Drug Education News

News and views from the Drug Education Forum

Research – Young People and the Media

bjdpTwo pieces of research for you from the British Journal of Developmental Psychology, via the Research Digest blog.

First up the abstract of Television alcohol advertising: Do children really mean what they say?:

Few studies have investigated children’s responses to television alcohol advertising. Two separate studies evaluated the appeal of alcohol advertisements on children aged 7-10. An exploratory interview study (N=17) was carried out to assess children’s verbal responses to both alcohol and non-alcohol advertisements and to elicit vocabulary to be used in the second study. Whilst the 7-8 years old children were very positive about the alcohol advertisements, older children did not like them, nor did they perceive them to be effective. The second study was designed to assess children’s implicit knowledge, in view of developmental theory that knowledge is not always available for verbal report. This study (N=179) used a simple categorization programme on computer. Using this methodology, children of all ages liked the alcohol advertisements and perceived them as effective. Advertising styles affected popularity with humour, cartoon format or the inclusion of an animal, or character increasing the appeal of an advertisement. The discussion draws attention to the importance of multiple methodologies in eliciting valid and accurate information from children, and to policy matters with regard to alcohol advertising regulation.

See also this earlier research which suggests the format of adverts can be particularly attractive to young people.

Second, and slightly tangentially, Young children’s ability to recognize advertisements in web page designs:

Identifying what is, and what is not an advertisement is the first step in realizing that an advertisement is a marketing message. Children can distinguish television advertisements from programmes by about 5 years of age. Although previous researchers have investigated television advertising, little attention has been given to advertisements in other media, even though other media, especially the Internet, have become important channels of marketing to children. We showed children printed copies of invented web pages that included advertisements, half of which had price information, and asked the children to point to whatever they thought was an advertisement. In two experiments we tested a total of 401 children, aged 6, 8, 10 and 12 years of age, from the United Kingdom and Indonesia. Six-year-olds recognized a quarter of the advertisements, 8-year-olds recognized half the advertisements, and the 10- and 12-year-olds recognized about three-quarters. Only the 10- and 12-year-olds were more likely to identify an advertisement when it included a price. We contrast our findings with previous results about the identification of television advertising, and discuss why children were poorer at recognizing web page advertisements. The performance of the children has implications for theories about how children develop an understanding of advertising.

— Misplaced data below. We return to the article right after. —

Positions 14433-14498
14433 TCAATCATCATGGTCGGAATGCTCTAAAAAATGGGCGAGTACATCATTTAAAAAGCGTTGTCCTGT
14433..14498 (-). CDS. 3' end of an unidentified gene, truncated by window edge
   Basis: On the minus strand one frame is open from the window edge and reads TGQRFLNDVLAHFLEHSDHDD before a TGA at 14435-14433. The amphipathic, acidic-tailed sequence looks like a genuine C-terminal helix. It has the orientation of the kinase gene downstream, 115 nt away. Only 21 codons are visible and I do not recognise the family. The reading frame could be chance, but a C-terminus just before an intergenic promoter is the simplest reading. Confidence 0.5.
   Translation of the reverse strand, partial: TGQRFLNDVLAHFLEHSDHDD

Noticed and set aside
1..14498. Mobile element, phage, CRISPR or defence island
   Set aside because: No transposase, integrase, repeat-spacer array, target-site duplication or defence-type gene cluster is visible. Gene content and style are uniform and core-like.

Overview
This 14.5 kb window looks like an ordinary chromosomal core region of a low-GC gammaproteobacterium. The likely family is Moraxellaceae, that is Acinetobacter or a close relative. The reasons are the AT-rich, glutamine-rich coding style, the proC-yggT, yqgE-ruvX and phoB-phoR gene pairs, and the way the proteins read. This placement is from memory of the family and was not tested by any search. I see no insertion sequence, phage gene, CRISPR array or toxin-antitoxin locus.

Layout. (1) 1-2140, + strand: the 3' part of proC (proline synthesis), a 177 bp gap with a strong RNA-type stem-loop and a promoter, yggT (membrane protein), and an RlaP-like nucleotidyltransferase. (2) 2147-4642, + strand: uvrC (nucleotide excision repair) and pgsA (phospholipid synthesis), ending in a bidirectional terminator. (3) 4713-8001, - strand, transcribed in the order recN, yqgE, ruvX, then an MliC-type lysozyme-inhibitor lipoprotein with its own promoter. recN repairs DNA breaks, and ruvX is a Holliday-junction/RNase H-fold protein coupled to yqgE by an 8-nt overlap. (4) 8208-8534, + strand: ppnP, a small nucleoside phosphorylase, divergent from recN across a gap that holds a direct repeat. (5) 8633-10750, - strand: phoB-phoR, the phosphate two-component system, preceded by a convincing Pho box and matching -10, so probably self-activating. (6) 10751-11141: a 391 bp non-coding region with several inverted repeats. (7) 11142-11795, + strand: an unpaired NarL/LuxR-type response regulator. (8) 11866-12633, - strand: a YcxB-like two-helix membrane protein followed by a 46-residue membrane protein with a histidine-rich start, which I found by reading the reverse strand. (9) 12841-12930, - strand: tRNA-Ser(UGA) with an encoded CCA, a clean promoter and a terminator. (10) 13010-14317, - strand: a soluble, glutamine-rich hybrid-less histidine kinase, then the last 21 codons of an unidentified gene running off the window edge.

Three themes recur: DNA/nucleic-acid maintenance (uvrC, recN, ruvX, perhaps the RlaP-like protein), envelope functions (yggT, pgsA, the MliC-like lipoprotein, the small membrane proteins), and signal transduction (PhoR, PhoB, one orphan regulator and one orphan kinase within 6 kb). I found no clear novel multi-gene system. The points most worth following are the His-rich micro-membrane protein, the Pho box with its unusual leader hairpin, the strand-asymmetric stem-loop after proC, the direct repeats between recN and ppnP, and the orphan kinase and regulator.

I raise the latter article because we have seen other research that says that the amount of alcohol advertising young people see can be correlated to their drinking behaviour (see also here).  We’ve also seen research that suggests that young people understanding marketing could have a positive impact particularly around tobacco.

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Filed under: advertising, media

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